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DIY Vintage Buttons Decor

Vintage Buttons


I am excited to share with you a DIY Vintage Buttons Craft.  I love buttons, and that might be an understatement. I have since I was a little girl. My grandmother was quite the seamstress in her day and always had a mass of buttons. Some vintage, some new, but always beautiful little baubles in my mind. I have several jars of vintage buttons that I sometimes like to spread out on the floor and just spend some time looking through them. I like to think about my grandmother sewing all of my mom’s clothes when she was little and even her wedding dress.

She was so good at recycling buttons from old worn out clothes and saving them. Some of my vintage buttons still have bits of fabric attached. How cool is that? So in this post, I’m going to show you a few DIY projects and some other button inspiration that anyone can do with buttons. They certainly don’t have to be vintage, but if they are, take a second to spread them out just imagine the stories they could tell…

Put your favorite buttons on display in a lovely jar or dish so they look something like this.

I found this gorgeous pink compote bowl for just $1 at a thrift store. The little pink birdie perched on top is a Michael’s craft store find that I accessorized with some pink glitter.  It makes for a great and inexpensive decoration.

If you enjoyed this post you may like these DIY Projects:

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  1. says

    Ooh i love crafty ideas with buttons! :) Im currently making a canvas covered with buttons and making the gaps into clocks, should turn out interesting!

  2. Tina Smith says


    Collecting buttons has been one of the most popular hobbies of all times. Buttons can be used for a variety of purposes, right from holding a coat secure, to card-making and appliqué-work. But most importantly buttons add a touch of beauty and colour to life. Buttons are one of those little joys that create life delightful.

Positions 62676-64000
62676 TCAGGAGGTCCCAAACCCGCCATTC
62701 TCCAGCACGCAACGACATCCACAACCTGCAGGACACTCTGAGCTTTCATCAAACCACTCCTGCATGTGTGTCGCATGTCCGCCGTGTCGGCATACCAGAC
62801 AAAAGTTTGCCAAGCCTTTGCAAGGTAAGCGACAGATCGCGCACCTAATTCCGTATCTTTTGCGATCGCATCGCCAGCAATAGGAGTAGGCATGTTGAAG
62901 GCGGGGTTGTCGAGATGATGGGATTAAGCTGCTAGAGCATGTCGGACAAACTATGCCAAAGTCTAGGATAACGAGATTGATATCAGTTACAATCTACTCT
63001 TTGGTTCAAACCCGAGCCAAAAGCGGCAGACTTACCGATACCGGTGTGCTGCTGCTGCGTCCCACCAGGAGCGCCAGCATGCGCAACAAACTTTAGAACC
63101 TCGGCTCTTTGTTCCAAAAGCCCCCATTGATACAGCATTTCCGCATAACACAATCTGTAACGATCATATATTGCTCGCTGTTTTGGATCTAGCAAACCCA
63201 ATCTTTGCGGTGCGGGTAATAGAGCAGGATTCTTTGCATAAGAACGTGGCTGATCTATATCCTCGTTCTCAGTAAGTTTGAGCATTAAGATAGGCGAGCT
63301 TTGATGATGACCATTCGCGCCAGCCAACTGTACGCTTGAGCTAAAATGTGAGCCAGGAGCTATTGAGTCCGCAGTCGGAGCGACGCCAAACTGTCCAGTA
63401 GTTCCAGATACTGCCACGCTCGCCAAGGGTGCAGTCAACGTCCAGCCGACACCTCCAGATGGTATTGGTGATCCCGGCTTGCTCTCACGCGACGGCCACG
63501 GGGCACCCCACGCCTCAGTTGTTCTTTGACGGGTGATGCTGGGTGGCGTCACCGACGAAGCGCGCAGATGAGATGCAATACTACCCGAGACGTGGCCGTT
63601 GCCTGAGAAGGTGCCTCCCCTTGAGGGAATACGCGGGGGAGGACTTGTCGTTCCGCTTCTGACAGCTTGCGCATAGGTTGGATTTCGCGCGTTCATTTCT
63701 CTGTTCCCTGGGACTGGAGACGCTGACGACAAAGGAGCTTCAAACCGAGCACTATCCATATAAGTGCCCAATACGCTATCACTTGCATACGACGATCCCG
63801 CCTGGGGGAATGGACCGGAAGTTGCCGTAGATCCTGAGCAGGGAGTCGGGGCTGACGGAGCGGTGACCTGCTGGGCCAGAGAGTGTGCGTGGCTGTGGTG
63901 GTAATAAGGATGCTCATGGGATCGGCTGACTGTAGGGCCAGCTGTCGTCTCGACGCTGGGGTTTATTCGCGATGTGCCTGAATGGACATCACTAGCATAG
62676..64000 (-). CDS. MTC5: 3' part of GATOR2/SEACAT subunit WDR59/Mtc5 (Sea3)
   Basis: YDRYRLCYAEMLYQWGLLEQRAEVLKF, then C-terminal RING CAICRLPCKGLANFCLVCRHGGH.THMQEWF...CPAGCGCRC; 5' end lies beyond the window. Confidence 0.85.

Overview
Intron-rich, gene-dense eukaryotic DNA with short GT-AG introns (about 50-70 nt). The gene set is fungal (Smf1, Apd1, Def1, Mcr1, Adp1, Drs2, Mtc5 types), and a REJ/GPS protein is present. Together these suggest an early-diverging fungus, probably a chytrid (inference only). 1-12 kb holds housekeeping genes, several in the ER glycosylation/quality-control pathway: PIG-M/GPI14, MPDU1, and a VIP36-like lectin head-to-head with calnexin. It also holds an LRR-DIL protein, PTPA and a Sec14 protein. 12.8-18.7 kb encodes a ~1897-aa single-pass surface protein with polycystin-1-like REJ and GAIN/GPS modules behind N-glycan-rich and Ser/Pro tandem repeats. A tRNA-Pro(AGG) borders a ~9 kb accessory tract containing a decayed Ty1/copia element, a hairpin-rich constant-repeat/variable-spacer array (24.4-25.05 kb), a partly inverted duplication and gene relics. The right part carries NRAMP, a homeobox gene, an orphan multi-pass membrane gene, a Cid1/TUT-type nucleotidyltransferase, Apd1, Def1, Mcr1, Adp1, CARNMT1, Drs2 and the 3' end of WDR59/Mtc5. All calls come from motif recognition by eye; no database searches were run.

Some museums and art galleries hold culturally, historically, politically, and/or artistically significant buttons in their collections.
    The Victoria & Albert Museum has many buttons, particularly
    in its jewellery collection, as does the Smithsonian Institution.

    Hammond Turner & Sons, a button-making company in Birmingham, hosts an online museum with an image gallery and historical button-related articles, including an 1852 article on button-making by Charles Dickens. In the USA, large button collect are on public display at The Waterbury Button Museum of Waterbury, Connecticut, and the Keep Homestead Museum of Monson, Massachusetts, which also hosts an extensive online button archive.

    Early button history

    Buttons and button-like objects used as ornaments or seals rather than fasteners have been discovered in the Indus Valley Civilization during its Kot Diji phase (circa 2800-2600 BCE) as well as Bronze Age sites in China (circa 2000-1500 BCE), and Ancient Rome.
    Buttons made from seashell were used in the Indus Valley Civilization for ornamental purposes by 2000 BCE. Some buttons were carved into geometric shapes and had holes pierced into them so that they could be attached to clothing with thread. Ian McNeil (1990) holds that: “The button, in fact, was originally used more as an ornament than as a fastening, the earliest known being found at Mohenjo-daro in the Indus Valley. It is made of a curved shell and about 5000 years old.”
    Functional buttons with buttonholes for fastening or closing clothes appeared first in Germany in the 13th century. They soon became widespread with the rise of snug-fitting garments in 13th- and 14th-century Europe.

    Clothing Buttons.

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